Previously, the aeronautical career path of five exceptional women was briefly presented to you. The second issue of this series, on the role played by certain women in the history of aviation, highlights four new portraits.
On March 8, 1910, she was the first woman in the world to obtain the Aéro-Club de France pilot’s license. From then on, she took part in many international air rallies. Three years later, she won the Coupe Fémina de l’Aéro-Club de France for an over four hour long flight. In June 1919, she broke altitude and distance records several times, flying at 3,900 then 4,800 meters and over 323 kilometers.
Demonstration pilot for Potez aircraft, she held numerous distance records, including the 2,976 km record, earning her the American Harmon Trophy which was the first time it being awarded to a French woman. In 1930, she also broke the flight time record , 37h55, beating the women’s world record. She then created a flying school in Orly. As former Resistance fighter during war, she became a military pilot in 1944.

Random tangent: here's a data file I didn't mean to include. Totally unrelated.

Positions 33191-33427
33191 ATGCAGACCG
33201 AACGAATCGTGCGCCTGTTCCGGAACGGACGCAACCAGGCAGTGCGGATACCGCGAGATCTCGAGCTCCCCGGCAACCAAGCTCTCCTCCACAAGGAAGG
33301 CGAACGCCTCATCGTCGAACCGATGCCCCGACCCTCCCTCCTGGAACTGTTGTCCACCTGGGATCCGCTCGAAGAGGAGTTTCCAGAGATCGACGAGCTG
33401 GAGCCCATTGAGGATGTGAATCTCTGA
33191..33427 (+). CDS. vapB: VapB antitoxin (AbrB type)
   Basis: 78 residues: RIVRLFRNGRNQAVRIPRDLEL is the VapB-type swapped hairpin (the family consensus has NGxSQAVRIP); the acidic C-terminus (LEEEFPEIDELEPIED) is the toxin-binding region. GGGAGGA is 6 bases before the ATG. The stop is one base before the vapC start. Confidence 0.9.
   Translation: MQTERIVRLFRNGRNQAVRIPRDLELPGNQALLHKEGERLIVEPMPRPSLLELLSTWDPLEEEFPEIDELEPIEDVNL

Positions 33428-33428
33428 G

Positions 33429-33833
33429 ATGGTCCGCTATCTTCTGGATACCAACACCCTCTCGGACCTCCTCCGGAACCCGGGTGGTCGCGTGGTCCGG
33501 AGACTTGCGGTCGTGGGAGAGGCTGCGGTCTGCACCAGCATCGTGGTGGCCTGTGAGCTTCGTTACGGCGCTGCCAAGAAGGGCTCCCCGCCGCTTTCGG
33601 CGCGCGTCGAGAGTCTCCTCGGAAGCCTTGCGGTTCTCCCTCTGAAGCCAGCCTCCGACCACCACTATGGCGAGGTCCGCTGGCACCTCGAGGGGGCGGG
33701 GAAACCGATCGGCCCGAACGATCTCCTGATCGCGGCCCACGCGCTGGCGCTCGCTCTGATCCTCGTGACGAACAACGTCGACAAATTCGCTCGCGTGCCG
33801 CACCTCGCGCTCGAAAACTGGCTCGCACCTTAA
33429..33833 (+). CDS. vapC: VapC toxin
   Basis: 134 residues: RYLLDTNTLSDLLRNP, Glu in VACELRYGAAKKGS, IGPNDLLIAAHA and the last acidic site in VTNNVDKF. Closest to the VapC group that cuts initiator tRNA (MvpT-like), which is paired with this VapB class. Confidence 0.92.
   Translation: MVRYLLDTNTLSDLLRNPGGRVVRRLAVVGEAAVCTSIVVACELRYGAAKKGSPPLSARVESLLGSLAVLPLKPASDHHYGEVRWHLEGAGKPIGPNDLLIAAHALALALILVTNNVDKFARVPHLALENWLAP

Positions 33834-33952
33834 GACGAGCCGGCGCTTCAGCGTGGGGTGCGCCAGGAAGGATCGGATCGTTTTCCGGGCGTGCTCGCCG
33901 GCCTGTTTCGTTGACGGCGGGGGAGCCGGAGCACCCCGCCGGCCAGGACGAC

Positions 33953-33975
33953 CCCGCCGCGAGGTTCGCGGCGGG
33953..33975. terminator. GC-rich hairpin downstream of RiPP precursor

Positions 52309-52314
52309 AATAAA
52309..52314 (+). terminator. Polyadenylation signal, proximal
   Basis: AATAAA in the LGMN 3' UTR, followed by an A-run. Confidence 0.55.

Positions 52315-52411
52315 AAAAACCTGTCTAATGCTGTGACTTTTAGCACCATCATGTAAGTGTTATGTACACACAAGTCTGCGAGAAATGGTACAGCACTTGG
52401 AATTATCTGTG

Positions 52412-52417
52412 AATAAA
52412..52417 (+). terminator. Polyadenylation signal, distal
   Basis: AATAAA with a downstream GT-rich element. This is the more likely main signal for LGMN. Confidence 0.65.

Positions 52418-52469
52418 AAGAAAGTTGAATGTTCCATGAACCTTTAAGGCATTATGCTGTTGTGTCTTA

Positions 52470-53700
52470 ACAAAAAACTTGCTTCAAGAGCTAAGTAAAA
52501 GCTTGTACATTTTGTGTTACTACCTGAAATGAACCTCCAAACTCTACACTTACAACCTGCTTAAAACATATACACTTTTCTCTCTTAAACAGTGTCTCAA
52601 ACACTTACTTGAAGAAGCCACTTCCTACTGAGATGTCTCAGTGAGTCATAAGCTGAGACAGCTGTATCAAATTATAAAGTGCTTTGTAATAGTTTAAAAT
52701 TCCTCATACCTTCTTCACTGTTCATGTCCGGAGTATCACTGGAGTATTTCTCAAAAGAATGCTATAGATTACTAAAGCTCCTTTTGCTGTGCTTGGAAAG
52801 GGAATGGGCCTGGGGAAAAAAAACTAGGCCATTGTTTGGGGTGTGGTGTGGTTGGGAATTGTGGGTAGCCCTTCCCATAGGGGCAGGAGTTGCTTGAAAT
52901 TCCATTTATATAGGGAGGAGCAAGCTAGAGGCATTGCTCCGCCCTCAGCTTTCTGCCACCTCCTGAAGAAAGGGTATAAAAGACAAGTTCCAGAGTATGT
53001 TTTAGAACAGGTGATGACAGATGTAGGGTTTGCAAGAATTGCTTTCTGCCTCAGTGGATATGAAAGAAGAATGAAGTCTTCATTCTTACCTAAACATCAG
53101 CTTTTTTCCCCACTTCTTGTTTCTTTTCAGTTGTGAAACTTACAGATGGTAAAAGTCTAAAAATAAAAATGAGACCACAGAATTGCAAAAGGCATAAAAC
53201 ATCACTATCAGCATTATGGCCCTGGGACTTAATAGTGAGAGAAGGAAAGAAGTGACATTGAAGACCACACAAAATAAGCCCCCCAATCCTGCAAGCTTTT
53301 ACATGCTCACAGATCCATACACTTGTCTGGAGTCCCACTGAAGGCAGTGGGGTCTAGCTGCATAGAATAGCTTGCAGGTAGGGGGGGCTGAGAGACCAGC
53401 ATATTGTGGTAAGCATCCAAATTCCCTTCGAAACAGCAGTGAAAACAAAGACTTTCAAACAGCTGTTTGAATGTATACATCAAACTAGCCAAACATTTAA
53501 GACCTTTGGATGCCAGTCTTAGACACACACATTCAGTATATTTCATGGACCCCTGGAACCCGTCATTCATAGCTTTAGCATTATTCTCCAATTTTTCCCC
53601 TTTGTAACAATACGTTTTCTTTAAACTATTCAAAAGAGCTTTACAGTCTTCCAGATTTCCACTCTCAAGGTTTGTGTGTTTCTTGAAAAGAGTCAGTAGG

After self-financing her pilot’s license, she quickly became an outstanding aviator. Holder of numerous speed and distance records, she snatched the world altitude record for women at 10,200 m in 1932. At the top of the list of women pilots admitted to the Air Force, Maryse Hilsz was appointed second lieutenant and assigned to the Ministerial Air Liaison Group in 1945.
Nicknamed “La Grande Mademoiselle de l’air” (in English “the Almighty Miss of the Air”), she became a virtuoso in aerial acrobatics within a few months. She represented the Caudron-Renault company and its competition planes. A fan of speed races, in 1934 she won the title of world speed champion in all categories over 100 km at 412 km/h, as well as the record for 1000 km at an average of 409 km/h. She also set the women’s world record at 445 km/hr.
Find the comic book “Hélène Boucher: l’étoile filante” which looks back on the epic of this extraordinary woman and the key moments of her life.